Orange Amplification OPC review
Orange Amplification is one of Britain's most iconic makers of music equipment and the company's amps have been seen on stage with everyone from Jimi Hendrix to The Cure. It seems like a long dive from the main stage at the Isle of Wight festival to the desktop PC market, but the OPC is both brilliantly designed and extremely well targeted towards its niche audience of guitarists, singer-songwriters and bedroom musicians.
The OPC looks just like one of Orange's practice amps. You can use it as one, too, simply by booting the computer and loading one of the easy-to-use software suites. Everything comes fully configured and there’s a reassuringly comprehensive user guide sitting on the desktop.
At the top of the chassis are two 1/4in TRS inputs, which can be used to connect instruments including guitars, basses and electric violins. If you want to plug in a mic, you'll want to use Input 2, which has a specific mode for microphones and an optional 20dB gain boost which will be helpful if you use a standard dynamic mic. Also located on the top are volume, treble, middle and bass controls for the built-in pair of studio quality JBL speakers that lurk behind the woven front panel, as well as the power switch, a USB port, the PC's wireless networking antenna, a vertical slot DVD drive and a faceted amber light that lets you know the OPC is switched on.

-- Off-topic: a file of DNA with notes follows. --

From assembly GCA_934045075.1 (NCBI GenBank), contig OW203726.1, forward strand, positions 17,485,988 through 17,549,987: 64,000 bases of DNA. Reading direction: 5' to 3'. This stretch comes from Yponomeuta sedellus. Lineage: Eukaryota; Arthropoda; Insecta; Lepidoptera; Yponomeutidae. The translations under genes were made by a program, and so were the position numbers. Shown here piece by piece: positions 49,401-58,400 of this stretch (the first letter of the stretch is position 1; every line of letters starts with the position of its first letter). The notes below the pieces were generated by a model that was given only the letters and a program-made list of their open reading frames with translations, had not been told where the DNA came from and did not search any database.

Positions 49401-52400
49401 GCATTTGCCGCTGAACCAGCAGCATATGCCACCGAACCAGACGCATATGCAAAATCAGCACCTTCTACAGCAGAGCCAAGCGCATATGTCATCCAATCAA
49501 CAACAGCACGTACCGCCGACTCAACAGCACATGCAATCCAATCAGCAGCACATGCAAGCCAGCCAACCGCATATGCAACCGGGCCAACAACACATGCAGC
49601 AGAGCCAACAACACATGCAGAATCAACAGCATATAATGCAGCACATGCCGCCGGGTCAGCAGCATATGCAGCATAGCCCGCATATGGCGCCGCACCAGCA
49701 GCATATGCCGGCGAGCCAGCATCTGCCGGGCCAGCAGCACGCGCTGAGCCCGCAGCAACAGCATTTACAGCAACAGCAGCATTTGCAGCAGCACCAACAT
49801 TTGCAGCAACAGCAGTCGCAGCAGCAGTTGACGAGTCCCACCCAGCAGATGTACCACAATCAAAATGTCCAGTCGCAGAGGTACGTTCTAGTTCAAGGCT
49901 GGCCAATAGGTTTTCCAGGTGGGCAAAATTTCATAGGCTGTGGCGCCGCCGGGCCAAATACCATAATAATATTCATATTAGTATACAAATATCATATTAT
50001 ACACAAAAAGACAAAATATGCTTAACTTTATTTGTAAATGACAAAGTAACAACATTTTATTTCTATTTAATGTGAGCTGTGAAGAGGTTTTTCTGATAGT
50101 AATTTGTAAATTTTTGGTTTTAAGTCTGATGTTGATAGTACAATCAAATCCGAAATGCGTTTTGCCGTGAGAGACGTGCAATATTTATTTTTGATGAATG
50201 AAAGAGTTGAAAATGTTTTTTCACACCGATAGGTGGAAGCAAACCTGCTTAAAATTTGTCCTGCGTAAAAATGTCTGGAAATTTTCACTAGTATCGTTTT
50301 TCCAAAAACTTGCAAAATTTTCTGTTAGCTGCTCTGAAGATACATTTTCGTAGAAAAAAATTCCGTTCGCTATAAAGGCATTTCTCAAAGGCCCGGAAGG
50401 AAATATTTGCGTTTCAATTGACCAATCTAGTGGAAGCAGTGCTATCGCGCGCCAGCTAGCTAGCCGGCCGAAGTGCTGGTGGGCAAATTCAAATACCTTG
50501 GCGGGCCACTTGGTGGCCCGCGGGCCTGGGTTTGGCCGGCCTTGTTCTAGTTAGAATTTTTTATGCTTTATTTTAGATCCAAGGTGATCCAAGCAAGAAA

At the back of the case is a pair of 1/4in TRS inputs that allow you to feed stereo audio from an external source such as a DJ console or mixing desk to the PC. Below them are two more 1/4in ports which can be used together to output stereo audio; alternatively, you can use the left output by itself to drive a pair of headphones - the output supports impedances of between 32 and 600 ohms, so even high-impedance studio reference headphones can be used.
You'll also find a more familiar selection of PC ports on the back. There are two HDMI and one VGA graphics outputs, six USB ports - two of them USB3 - an eSATA port, Gigabit Ethernet, both optical and coaxial S/PDIF digital audio outputs and a set of standard 3.5mm stereo audio outputs for 7.1 surround sound. The 7.1 sound is supplied by the motherboard’s Realtek ALC889 audio processor, but Orange has also built a second dedicated sound card into the case, and it’s this that drives the high-quality audio inputs and outputs and is controlled by the low-latency ASIO driver interface required to carry out real time audio processing.
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